Posted 2 years ago on May 27, 2012, 10:43 p.m. EST by Huxley
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Mitt Romney's victory would mean even lower taxes for corporations and the wealthy, further banking deregulation, and deeper cuts in social spending.
Why neither Obama nor Romney wants to talk about Romney’s record
The budget prepared by Paul Ryan, the House Budget Committee chairman, and the Romney campaign’s general-election platform look quite similar. Both would cut taxes while flattening the tax code. Their Medicare-reform plans look similar; Ryan even modified his original draft to make it look more like Romney’s, which allows seniors to choose between traditional fee-for-service Medicare and private options. Their plans to increase defense spending are alike, as are their plans to cut domestic spending and to turn Medicaid, food stamps and other safety-net programs over to the states.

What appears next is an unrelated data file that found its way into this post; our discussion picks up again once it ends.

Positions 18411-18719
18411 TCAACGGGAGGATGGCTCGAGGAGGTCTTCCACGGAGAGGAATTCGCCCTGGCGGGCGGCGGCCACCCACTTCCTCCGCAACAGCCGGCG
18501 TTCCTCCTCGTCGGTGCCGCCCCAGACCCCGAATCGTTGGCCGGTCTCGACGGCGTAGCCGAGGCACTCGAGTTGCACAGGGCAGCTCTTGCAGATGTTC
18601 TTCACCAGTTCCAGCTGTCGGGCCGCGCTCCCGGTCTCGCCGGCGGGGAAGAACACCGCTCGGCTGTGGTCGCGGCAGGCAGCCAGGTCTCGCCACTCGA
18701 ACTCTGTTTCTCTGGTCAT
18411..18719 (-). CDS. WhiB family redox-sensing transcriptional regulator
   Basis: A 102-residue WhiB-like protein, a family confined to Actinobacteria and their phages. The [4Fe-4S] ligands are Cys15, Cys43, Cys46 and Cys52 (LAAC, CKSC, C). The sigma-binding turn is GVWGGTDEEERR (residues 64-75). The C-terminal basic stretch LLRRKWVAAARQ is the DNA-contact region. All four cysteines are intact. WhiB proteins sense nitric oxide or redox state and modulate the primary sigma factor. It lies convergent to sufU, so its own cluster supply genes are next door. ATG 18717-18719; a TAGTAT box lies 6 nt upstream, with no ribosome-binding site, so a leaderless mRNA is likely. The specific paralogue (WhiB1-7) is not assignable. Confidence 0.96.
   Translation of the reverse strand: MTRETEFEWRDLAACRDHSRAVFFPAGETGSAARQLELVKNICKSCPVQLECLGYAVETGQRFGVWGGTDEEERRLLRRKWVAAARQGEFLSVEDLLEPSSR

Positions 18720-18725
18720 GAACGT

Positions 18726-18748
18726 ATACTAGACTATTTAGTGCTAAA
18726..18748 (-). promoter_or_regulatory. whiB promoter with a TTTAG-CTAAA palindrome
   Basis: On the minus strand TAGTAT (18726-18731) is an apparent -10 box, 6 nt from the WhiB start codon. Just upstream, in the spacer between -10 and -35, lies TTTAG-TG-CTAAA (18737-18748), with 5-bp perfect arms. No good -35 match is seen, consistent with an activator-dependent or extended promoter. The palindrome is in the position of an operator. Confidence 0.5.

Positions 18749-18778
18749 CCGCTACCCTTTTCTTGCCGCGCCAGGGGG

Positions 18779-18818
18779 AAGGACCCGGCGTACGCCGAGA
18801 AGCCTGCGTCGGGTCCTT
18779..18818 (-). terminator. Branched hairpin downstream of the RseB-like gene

Because it’s difficult to imagine a scenario in which Romney is elected and Republicans don’t hold the House and win control of the Senate, Republicans wouldn’t be stymied by Democratic opposition. They would have the votes to pass their agenda. True, they won’t get a filibuster-proof majority of 60 in the upper chamber, but Ryan’s budget is, well, a budget, which means it could be passed through the budget reconciliation process -- and couldn’t be filibustered. To enact a radical change of direction, Republicans need only a simple majority of votes.